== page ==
Main Results of the Study

The authors present an economic model and use this model to demonstrate that ignoring the unauthorized use of an original work can maximize the profits of the copyright holder of the original work, though depending on the derivative work’s new styles and ideas, negative externalities, and market size. Then, we prove that when the unauthorized use of the original work maximizes the copyright holder’s profits, it also maximizes social welfare although the opposite is not necessarily true. It can be inferred that the current situation in Japan, in which major anime studios and manga publishers are ignoring copyright infringement by dojinshi, is socially desirable.

Policy Implications as Stated By Author

The Japanese government is currently considering the introduction of fair use in the Copyright Law of Japan. In the US, copyrighted cartoon characters have been stringently protected despite authorization from the Supreme Court for a broad reading of parody, a form of fair use. To sustain the competitiveness of the Japanese anime and manga industries, the fair use in Japan should be less strict than that in the US with regard to the use of copyrighted graphical characters by derivative creators, unless the resulting negative externalities are sufficiently large.

Coverage of Study

Coverage of Fundamental Issues
Issue Included within Study
Relationship between protection (subject matter/term/scope) and supply/economic development/growth/welfare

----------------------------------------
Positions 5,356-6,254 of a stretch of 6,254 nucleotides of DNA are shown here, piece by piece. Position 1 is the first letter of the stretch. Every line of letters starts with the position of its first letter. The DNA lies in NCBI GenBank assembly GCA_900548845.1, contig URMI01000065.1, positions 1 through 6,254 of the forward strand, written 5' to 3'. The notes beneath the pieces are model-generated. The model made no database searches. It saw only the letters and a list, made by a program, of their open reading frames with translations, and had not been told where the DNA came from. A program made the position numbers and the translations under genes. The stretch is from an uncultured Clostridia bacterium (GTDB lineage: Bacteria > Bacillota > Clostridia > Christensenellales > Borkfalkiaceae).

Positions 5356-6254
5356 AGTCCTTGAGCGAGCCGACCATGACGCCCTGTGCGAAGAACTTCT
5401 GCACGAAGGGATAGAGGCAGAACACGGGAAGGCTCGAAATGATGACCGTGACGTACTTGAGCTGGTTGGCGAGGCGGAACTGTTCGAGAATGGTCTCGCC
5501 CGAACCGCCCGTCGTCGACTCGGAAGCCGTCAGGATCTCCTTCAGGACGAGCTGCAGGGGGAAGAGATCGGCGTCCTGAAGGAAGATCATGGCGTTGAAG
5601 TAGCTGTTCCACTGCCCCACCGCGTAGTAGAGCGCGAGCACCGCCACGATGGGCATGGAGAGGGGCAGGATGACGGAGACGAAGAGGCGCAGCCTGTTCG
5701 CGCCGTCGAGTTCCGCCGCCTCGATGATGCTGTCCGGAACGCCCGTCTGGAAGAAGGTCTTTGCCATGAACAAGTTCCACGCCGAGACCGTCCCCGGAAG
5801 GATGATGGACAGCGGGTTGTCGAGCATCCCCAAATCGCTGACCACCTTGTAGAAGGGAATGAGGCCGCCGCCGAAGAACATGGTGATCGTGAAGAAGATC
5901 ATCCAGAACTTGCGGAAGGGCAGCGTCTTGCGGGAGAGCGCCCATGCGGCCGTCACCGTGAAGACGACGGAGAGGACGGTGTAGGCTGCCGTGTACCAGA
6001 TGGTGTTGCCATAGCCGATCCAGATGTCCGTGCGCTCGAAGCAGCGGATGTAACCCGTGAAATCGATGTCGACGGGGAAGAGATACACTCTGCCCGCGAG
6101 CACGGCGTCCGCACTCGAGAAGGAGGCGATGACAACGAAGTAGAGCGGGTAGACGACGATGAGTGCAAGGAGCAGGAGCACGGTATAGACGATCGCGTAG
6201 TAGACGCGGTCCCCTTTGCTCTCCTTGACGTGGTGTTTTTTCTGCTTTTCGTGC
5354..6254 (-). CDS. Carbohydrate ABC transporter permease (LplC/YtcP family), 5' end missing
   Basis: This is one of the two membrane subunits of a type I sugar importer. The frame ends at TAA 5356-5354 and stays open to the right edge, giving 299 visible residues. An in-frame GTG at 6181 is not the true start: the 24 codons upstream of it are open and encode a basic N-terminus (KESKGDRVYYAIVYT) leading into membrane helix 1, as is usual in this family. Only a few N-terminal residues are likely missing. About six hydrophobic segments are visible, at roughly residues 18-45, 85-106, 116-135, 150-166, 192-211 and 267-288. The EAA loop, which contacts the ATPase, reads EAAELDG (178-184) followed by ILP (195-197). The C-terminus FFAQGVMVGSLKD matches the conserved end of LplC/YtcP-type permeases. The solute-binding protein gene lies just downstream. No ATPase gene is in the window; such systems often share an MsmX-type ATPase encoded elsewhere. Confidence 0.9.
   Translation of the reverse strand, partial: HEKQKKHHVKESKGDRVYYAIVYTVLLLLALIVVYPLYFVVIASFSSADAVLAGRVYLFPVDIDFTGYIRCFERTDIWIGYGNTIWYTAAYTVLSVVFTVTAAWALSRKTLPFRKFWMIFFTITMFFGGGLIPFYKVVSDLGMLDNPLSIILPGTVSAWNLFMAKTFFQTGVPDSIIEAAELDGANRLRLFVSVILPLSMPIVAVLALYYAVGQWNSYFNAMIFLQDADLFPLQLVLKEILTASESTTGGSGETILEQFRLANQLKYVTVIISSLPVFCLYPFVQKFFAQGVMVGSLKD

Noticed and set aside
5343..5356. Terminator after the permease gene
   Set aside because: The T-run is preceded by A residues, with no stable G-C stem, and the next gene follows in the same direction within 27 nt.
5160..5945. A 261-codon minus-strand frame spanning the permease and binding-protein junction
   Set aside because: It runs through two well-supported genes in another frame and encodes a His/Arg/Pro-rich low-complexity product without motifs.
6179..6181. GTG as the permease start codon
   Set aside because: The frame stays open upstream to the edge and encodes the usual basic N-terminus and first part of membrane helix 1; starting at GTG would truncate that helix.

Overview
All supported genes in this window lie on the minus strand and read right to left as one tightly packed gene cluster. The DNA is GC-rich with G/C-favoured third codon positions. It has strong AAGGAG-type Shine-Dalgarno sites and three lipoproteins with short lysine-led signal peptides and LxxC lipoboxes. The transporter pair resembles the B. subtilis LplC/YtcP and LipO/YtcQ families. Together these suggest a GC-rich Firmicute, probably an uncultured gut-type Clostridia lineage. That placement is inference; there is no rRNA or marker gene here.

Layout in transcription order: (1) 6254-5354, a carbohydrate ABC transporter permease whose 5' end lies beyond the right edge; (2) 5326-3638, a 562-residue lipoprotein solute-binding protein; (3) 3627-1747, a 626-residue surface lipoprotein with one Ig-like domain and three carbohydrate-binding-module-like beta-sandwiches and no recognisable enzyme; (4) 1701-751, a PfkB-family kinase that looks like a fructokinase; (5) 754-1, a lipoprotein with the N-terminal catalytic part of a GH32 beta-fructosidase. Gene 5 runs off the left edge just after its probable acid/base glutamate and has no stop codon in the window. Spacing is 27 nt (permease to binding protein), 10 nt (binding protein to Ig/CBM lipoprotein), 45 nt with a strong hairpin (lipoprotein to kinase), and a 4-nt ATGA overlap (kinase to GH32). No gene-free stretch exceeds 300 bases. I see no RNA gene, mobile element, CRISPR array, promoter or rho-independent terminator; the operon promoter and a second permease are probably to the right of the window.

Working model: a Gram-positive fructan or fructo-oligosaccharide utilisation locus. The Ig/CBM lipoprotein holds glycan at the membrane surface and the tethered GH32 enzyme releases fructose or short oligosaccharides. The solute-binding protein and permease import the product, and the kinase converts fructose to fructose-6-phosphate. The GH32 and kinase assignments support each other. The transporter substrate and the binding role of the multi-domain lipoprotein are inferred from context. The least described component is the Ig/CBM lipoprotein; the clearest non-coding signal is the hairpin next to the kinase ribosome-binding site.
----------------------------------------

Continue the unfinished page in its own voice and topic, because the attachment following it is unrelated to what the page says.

Green-tick.png
Relationship between creative process and protection - what motivates creators (e.g. attribution; control; remuneration; time allocation)?
Green-tick.png
Harmony of interest assumption between authors and publishers (creators and producers/investors)
Green-tick.png
Effects of protection on industry structure (e.g. oligopolies; competition; economics of superstars; business models; technology adoption)
Understanding consumption/use (e.g. determinants of unlawful behaviour; user-generated content; social media)
Coverage of Evidence Based Policies
Issue Included within Study
Nature and Scope of exclusive rights (hyperlinking/browsing; reproduction right)
Green-tick.png
Exceptions (distinguish innovation and public policy purposes; open-ended/closed list; commercial/non-commercial distinction)
Green-tick.png
Mass digitisation/orphan works (non-use; extended collective licensing)
Licensing and Business models (collecting societies; meta data; exchanges/hubs; windowing; crossborder availability)
Fair remuneration (levies; copyright contracts)
Enforcement (quantifying infringement; criminal sanctions; intermediary liability; graduated response; litigation and court data; commercial/non-commercial distinction; education and awareness)
Green-tick.png

Datasets

Sample size: 1
Level of aggregation: Case study
Period of material under study: 2012